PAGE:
As an inveterate collector of statistical oddities, I was struck by some intriguing data on rebalancing that came out at a recent investment symposium organised by the US fund management group Vanguard.
Rebalancing is one of the aspects of portfolio management that has strong theoretical justification, but is not, so I have always suspected, as easy to implement – or to justify to clients – as it should be.
In a recently reissued research paper, three Vanguard analysts go back into history to discover how different strategies on rebalancing might, with the benefit of hindsight, have worked out.
They focus on the two key issues of frequency (how often to rebalance) and triggers (what percentage deviation from a target asset allocation should lead to a rebalancing exercise).
The analysis is based, like so many such studies, on US stock and bond market returns from 1926 to the present.
Taking an old-fashioned 60/40 equity-bond portfolio as the benchmark, the data underlines how far portfolios are capable of deviating from their target allocation without rebalancing.
In the extreme case of a portfolio that was never rebalanced at all, it would have crept up by the end of the period to a 97 per cent allocation to equities. The annualised return would have been slightly higher, at 9.1 per cent a year versus 8.4 per cent for a portfolio that was rebalanced monthly to its 60/40 target, but the volatility would have been higher too. That is no surprise. An investor only interested in return, and not at all in risk, would always have something close to a 100 per cent equity portfolio if historical US data is taken as the source. The whole point of rebalancing is to reduce the risk of a portfolio, not to maximise its returns.
There are, however, occasions when rebalancing can usefully help investors to make the most of the returns that equities have to offer, and these typically occur when markets go through severe bear phases.
The Vanguard study confirms that a formal rebalancing discipline would have proved beneficial in forcing investors to go back into equities during all the worst equity market falls of the past century.
It turns out there have only been seven occasions since 1926 when the manager of a portfolio with a 5 per cent trigger for rebalancing would have needed to take decisive corrective action to go back into the equity market following a market fall. Three of these occasions took place in the 1930s (1930, 1931 and 1937) and one in the 1970s, while the other three have all come round in the 2000s (2000, 2002 and 2008).
By definition these occasions followed periods during which equity market returns were very poor, typically worse than minus 20 per cent on a trailing 12 month basis. These are precisely the conditions in which investors are reluctant to commit new money to equities and need to be forced back into the market against their natural instincts. To have to do it twice in two consecutive years, as the study suggests was required in 1930 and 1931, needs greater fortitude, not to mention a high degree of business risk.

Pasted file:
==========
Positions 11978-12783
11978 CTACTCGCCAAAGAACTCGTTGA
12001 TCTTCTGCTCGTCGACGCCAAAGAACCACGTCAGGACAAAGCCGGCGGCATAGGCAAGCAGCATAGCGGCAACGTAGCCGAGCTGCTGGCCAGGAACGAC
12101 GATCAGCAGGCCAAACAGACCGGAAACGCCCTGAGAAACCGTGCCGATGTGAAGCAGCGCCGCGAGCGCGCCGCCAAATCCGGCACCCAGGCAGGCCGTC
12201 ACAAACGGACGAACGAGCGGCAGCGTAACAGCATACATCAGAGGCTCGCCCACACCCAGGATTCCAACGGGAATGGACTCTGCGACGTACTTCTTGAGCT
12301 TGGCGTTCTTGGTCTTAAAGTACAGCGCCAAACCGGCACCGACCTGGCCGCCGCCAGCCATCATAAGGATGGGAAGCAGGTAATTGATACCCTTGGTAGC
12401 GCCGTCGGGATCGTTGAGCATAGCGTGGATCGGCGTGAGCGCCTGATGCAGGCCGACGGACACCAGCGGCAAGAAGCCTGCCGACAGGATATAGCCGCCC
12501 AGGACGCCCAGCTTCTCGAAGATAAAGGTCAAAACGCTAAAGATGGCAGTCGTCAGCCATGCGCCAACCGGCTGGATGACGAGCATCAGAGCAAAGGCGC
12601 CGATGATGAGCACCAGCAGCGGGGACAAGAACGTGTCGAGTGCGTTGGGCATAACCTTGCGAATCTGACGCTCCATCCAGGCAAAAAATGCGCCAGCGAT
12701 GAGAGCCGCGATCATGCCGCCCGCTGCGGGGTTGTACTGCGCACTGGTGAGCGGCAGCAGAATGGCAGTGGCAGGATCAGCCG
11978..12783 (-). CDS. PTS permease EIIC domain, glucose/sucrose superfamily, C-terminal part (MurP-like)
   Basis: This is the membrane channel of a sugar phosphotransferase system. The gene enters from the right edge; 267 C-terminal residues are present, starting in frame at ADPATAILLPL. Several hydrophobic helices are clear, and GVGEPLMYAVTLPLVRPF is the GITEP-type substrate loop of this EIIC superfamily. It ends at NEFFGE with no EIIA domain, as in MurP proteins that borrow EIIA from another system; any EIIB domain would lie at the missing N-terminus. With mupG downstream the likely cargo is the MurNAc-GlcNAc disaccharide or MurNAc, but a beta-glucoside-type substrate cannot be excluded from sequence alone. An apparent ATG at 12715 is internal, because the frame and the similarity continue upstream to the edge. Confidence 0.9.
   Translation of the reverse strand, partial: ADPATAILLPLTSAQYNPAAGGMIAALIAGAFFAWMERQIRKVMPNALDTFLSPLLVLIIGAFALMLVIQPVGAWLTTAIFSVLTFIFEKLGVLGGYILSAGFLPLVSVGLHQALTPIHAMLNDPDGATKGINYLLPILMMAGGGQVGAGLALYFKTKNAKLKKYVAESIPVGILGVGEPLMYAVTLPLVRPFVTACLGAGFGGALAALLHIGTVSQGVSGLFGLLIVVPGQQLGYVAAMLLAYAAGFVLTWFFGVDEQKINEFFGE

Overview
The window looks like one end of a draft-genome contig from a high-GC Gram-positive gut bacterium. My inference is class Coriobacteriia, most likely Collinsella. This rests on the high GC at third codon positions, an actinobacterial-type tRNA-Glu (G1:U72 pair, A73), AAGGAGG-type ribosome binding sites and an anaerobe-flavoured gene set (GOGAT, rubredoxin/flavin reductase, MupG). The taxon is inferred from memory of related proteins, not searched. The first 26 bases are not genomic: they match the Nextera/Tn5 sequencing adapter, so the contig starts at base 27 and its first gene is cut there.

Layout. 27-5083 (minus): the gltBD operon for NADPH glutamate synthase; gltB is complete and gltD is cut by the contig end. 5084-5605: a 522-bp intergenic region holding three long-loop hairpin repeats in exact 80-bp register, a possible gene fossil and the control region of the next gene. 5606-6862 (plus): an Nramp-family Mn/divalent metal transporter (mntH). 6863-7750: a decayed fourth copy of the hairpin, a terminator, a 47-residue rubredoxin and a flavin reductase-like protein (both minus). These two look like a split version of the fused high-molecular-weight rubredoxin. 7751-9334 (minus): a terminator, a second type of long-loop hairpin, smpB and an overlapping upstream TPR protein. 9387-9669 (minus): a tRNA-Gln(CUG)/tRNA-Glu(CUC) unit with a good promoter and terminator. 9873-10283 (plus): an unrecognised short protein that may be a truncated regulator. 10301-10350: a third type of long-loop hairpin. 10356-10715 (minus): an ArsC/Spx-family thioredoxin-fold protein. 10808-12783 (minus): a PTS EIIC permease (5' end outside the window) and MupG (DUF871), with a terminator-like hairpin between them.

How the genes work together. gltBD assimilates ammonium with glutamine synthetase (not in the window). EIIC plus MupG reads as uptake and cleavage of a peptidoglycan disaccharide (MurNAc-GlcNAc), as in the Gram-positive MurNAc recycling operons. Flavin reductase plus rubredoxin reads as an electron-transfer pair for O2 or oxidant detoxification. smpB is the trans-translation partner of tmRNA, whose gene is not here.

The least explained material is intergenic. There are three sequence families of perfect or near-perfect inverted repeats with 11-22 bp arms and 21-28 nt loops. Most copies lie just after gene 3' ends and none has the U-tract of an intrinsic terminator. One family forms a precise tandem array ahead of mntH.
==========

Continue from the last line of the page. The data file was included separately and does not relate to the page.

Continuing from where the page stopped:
We don’t of course yet know whether those who were compulsorily rebalanced back into equities in 2002 and 2008 will reap the same superior rewards over the subsequent 10 and 15 years as historical experience suggests they should. All that can be said is that nothing in the market reaction since the onset of the Lehman Brothers crisis suggests that the pattern of a further period of superior equity returns over time is yet at risk.
In some ways, however, the most surprising finding of the research is how little difference changing the frequency or the trigger for rebalancing seems to make to portfolio characteristics. The annualised returns and volatility of a 60/40 portfolio turn out to have been similar historically whether it is rebalanced monthly, quarterly or annually.
Similarly the risk and return figures do not change much if the threshold for portfolio changes is reduced to a 1 per cent deviation from target, or increased to 10 per cent.
The one big change, as Vanguard is naturally only too happy to emphasise, is that the burden of management and trading costs arising from rebalancing rises sharply the more frequently it occurs. Its conclusion is that six monthly or annual rebalancing strikes the best balance between portfolio efficiency and cost minimisation, and that anything more frequent adds little additional value.
However, Vanguard also recognises two additional restraints on the potential benefits. One is that rebalancing is only practical when portfolios are composed of assets that remain liquid and tradeable during times of market stress. The second is a throwaway comment that investors’ risk tolerances are in practice too rough and ready to allow them to appreciate the good that is being done in their name.
Doing the right thing, in other words, can be a thankless task.